I absolutely love California poppies - they are such happy flowers. I w/s'd mine the first weekend of January [I had this in the container thread, but thought I would bring it out into it's own]. Now they have sprouted. I've heard quite abit on how they are tempermental to transplanting.
I found this on the HGTV site...
>>Transplanting poppies is a little different. Choose seedlings that have their first set of true leaves but are still quite small. Gently lift the seedlings apart, being careful not to damage the roots. Then poke a hole about the size of a root ball in the soil. Gently place the seedling in the hole, holding the leaves above the soil surface. Make sure the stem is completely covered up to the first set of leaves, to anchor the seedling and maximize contact with the soil.
Any experience with these? Sheila, sorry for duplication. I thought other might see it in it's own thread and find it interesting.
Hmmm... I think that describes the way I transplant most things!
"Clump transplanting" is said to be a useful technique with other persnickity plants... Tom DeBaggio advises it for dill & others... Basically it's the same as the above, except you separate the plants into clumps of 3 to 5... Take whatever number breaks away; it defeats the purpose to prick apart individual plants and then gather them into clumps. Planting the seedlings deeper than they were growing, up to the first set of true leaves, helps stabilize them (and many plants will grow additional roots along the buried portion of the stem). I clump-transplant into cell packs or 2 inch pots, then transplant into the garden when the cell or pot has been filled with roots... Although I've never done this with CA poppies, I've used this technique with other seedlings that are said to be tempermental about transplanting, and it works fine. It also helps give a more immediate full appearance to the plant, so I like to clump transplant basil, lobelia, alyssum, etc.
I wintersowed several varieties of Poppies last winter and they did fantastic. I transplanted them out via the hunk of seedling method. Most of my poppies were not transplanted until late May. Some had more than their second set of true leaves. It was my first time ever having poppies and I could not believe that by the end of July one section of the poppies was about 3 and 1/2 feet and I counted 75 buds. They all bloomed it was glorious. When they finished and the foliage got nasty I ripped them completely out. Because with ws I know I can do lots more this year.
You are not late in ws poppies. They do sprout quickly and if are heavy handed with the seeding before long your container will be completely green. I have 7 more varieties to try this year and I plan to do those next week.
I like the paper pot idea...then I could just plant the whole thing and not worry about the root at all! I have a soap stone pot maker too...I was going to use in the spring when I started rooting cuttings..
sometimes I even use toilet paper rolls that I have closed bottom up w/newspaper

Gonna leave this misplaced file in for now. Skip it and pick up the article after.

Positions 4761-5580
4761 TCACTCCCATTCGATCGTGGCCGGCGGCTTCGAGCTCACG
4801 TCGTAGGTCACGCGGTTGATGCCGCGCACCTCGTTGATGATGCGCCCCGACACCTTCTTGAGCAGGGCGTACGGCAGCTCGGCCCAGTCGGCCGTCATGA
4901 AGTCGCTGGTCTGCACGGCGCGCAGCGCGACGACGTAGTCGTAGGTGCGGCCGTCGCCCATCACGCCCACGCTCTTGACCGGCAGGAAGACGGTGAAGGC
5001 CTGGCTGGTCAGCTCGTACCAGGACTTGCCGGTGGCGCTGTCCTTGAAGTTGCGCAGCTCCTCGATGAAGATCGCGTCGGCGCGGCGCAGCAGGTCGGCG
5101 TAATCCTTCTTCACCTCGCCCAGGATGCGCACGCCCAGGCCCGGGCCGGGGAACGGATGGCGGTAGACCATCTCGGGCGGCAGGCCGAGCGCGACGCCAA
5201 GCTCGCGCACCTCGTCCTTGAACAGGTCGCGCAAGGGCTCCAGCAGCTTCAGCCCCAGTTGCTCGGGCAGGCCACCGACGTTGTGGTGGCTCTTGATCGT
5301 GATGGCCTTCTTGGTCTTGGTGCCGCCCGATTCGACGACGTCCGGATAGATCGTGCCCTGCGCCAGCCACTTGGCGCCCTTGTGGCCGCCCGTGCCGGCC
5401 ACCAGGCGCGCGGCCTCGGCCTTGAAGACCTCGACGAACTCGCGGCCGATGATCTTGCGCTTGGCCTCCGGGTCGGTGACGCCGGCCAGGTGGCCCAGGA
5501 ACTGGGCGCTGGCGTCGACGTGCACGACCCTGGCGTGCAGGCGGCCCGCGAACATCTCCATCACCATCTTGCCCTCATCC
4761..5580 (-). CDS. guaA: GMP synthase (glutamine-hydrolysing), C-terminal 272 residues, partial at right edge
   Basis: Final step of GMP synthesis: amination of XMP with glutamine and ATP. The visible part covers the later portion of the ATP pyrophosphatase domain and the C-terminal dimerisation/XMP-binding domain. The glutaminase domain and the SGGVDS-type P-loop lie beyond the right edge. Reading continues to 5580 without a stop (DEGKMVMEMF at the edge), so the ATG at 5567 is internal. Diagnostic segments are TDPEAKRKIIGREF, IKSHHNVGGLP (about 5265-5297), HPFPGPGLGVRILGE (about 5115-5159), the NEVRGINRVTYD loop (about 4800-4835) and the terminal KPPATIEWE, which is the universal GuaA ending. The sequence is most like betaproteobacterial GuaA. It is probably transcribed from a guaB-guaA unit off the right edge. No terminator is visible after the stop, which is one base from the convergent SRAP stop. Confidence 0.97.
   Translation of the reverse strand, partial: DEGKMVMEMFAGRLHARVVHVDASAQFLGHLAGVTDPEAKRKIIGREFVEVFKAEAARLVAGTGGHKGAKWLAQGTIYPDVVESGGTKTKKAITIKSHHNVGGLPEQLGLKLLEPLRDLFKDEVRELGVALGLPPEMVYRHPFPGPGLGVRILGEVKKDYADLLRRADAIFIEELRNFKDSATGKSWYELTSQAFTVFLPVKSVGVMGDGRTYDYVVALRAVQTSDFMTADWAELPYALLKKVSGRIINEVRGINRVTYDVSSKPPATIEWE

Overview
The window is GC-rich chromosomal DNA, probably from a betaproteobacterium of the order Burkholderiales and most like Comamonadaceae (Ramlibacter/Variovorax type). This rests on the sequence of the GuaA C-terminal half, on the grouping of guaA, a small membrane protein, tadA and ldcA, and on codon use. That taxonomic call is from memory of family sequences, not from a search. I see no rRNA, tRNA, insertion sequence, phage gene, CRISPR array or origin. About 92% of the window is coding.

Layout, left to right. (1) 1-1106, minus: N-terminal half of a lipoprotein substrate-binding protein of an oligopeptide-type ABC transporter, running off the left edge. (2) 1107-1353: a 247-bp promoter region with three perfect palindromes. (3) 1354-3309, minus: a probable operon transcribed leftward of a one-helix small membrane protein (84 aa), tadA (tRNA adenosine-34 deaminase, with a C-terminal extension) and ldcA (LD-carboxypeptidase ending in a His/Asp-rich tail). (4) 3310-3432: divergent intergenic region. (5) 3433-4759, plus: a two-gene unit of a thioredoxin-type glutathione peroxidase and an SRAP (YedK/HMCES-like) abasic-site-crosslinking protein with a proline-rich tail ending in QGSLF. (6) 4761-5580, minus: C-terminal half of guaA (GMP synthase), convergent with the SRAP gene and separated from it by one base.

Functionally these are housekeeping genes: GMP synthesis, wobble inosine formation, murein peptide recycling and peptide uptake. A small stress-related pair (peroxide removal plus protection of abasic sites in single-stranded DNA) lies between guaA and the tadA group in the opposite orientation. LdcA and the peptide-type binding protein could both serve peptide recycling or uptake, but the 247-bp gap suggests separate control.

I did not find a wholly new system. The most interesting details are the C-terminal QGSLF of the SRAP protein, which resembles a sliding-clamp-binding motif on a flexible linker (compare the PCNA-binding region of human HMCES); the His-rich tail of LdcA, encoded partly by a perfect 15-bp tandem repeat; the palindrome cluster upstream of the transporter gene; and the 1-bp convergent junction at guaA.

"Borrowed" some blocks out of the kid's toybox and taped them together.
I used this to tap the dirt down.
I tried to use about 10 seeds. I sprinkled them on top of soil and then sprinkled colored sand on top.
This was to help keep seeds in place and also to let me know that I already planted seeds so that I wouldn't double up.
I had some left over poppy seed and decided to also direct sow them. I picked a spot on Saturday morning, so they would be covered by all the snow from the weekend. I figured this might be a good test to see which works best.
I also found this... I had good luck with Poppies last spring too. If you didn't pull yours up until after they had produced seed and haven't mulched the ground where they were last year, they might come back. Most people sprinkle Poppy seeds and other cool season annuals like Bachelor Buttons directly in the garden in late fall. But, Poppies are among the easiest seeds to WinterSow and that is how I started mine last year. If you didn't save Poppy seeds from last year, order them now (or trade for some on the GW Seed Exchange), because they need to be planted while it's still cold - like now. Poppies don't like to be transplanted, so if you do start them in containers, don't attempt to separate out individual seedlings, but just break apart the clump into pieces about the size of a nickel and get them in the ground while they're still small. If you sow them in 4-inch square containers, you should get at least 16 clumps from each.
Hmmmmmm, so which is it? Can/should poppies be moved after they have put on their true leaves or not? I saw a gardening show where they featured a poppie grower in California and she had them in cellpacks just like any other plants, so there must be away to get them into the garden after wintersowing with out harm to them right? i started making all those newspaper pots, and i still have them, so it woudln't hurt to use the ones i ahve, but i started to realize how labor intensive it was and after reading here, i though I woudl just do them in my large pots i am wintersowing in... ?
I've read that "hunks" of wintersown Poppies transplanted into your garden will work just fine. If it were warmer out this weekend, I'd start transplanting them & marking the spot were I put them into my garden. Bet they probably would even bloom earlier...whatcha think?
Hey--Anitabryk-- was just over at the GW wintersowing forum looking up seed starting info and saw your 'name'... lot's of chat about wintersowing over there...did you get the quote about transplanting poppies from there or trudi's site? Lot's of good info and tips there. Trudi d. has done a lot of research...